We're seriously starting to question the intelligence level of tablet makers, or at least their ability to predict consumer reactions to price cuts. Exhibit A is Hewlett-Packard's $99 TouchPad fire sale. HP's goal was to clear out existing inventory, and it did, but not before owning the world's most popular tablet, and arguably the hottest tech item around. What did Research In Motion learn from this?
We're not out to make a mountain out of a mole hill, but it's interesting on a number of levels that a chip giant like Intel would cut down the tablet market in order to promote its own Ultrabook form factor. It's interesting because Intel doesn't typically diss on form factors, and also because the Santa Clara chip maker would love to challenge ARM on what's become its home turf, and in fact will make a serious run at slates later this year.
One of the most popular tech categories in all of 2011 was the tablet PC. For the most part, Intel and Microsoft missed the boat, but luckily for both, the tablet ship hasn't sailed and looks to be just as popular in 2012 as it has been for the past 12 months. Come Q3, Acer and Lenovo will punch their ticket with tablets built around Intel's Clover Trail platform rocking Microsoft's Windows 8.
Somewhere out there, perhaps in an alternate timeline or in another universe millions of light years away, Hewlett-Packard's TouchPad tablet is the one to beat after living up to its potential as an iPad killer. But in this timeline and in this universe, the TouchPad is an obsolete relic that was pulled from the market almost as quickly as it appeared, and the future of webOS lies in the hands of open source developers. Could things have worked out any differently?
Android modders have hit the ground running in 2012 with a call to arms after discovering that Asus is using an encrypted booloader on its Eee Pad Transformer Prime, effectively preventing users from easily rooting and modifying their swank new slate. It's not an unprecedented move by Asus, but typically manufacturers refrain from locking down Wi-Fi only tablets, reserving the practice primarily for smartphones.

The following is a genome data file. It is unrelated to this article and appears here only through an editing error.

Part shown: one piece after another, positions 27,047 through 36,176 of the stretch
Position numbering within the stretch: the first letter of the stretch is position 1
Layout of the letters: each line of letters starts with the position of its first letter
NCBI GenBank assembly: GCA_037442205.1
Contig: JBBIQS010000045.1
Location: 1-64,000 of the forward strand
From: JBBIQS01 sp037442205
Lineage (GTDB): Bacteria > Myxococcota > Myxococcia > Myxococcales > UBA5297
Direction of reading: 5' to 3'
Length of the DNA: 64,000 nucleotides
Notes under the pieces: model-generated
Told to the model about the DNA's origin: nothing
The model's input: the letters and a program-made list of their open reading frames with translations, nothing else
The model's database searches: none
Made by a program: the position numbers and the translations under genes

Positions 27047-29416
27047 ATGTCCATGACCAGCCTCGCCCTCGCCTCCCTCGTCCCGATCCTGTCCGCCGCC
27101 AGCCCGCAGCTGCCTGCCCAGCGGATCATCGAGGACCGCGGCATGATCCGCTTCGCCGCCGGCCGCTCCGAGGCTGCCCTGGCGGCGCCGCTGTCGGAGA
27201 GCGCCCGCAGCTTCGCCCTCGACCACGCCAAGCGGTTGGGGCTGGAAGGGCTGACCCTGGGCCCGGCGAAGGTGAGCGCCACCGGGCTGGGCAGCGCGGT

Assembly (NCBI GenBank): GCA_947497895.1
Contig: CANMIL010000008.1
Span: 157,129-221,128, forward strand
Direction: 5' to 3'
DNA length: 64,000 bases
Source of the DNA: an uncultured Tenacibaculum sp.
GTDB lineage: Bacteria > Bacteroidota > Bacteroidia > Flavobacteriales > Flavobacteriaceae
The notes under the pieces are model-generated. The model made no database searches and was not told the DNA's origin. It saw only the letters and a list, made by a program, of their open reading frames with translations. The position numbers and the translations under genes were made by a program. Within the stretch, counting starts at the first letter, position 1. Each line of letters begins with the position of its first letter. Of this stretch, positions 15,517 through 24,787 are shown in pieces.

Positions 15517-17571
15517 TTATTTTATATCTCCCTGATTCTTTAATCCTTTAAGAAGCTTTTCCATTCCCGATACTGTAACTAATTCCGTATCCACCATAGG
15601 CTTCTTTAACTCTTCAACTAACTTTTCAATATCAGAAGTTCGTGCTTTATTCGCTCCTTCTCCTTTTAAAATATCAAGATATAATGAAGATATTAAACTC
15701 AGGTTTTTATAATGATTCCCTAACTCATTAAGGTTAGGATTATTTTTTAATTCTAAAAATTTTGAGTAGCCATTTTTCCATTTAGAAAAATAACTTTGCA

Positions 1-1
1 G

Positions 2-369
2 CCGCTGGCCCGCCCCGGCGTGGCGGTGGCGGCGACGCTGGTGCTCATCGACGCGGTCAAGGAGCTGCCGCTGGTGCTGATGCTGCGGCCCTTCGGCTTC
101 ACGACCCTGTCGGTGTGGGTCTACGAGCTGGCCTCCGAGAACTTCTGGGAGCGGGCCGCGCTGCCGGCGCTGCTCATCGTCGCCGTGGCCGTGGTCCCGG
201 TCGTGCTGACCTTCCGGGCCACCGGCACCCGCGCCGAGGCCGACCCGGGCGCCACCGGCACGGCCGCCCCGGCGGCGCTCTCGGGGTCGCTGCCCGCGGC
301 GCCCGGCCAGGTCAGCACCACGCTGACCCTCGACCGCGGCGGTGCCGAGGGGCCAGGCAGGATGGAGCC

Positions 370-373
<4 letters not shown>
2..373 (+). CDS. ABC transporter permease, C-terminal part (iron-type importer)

Google may be gearing up to launch a tablet of its own, one that could serve as a benchmark for other Android tablet makers to follow when designing their own slates. Eric Schmidt, Google's Executive Chairman, reportedly told an Italian newspaper during an interview that the search giant plans to market a premium quality tablet within the next six months.
You won't find too many people beating down virtual or brick and mortar doors to get their hands on an Acer Iconia Tab. The demand just isn't there, not when there are sexier, slimmer, more capable, and less expensive alternatives available (some of which are a combination of more than one of those), and the Iconia Tab line hasn't sold particularly well as a result. Be that as it may, Acer isn't waving the white flag.
As promised, Amazon has begun rolling out a new update for Kindle Fire owners, but there are some things you should know before you dive in. If you're a modder, be aware that the Kindle Fire 6.2.1 update removes root privileges on tablets that have already been rooted, and once it does that, you're unable to re-root it using the SuperOneClick utility with the new firmware installed.
Time is running out if you still haven't slid any presents underneath the Christmas tree (for those of you who celebrate the holiday), and you have even less time if you prefer to shop online. But it's not too late to snag a Kindle online, not yet anyway. Amazon is offering free two-day shipping -- a deal normally reserved for Prime members -- to customers who order any Kindle device, including the Kindle Fire, by 8PM PT on December 21 (tomorrow).
Research In Motion can't seem to get a grip on this whole tablet thing, figuratively or literally. Playing out like an episode of The Sopranos, thieves hijacked a truck carrying 22 pallets of BlackBerry PlayBooks from an Indiana truck stop while the driver was using the local facilities to shower and grab a bite to eat. It's estimated the truck was carrying 5,000 PlayBook devices worth around $1.7 million.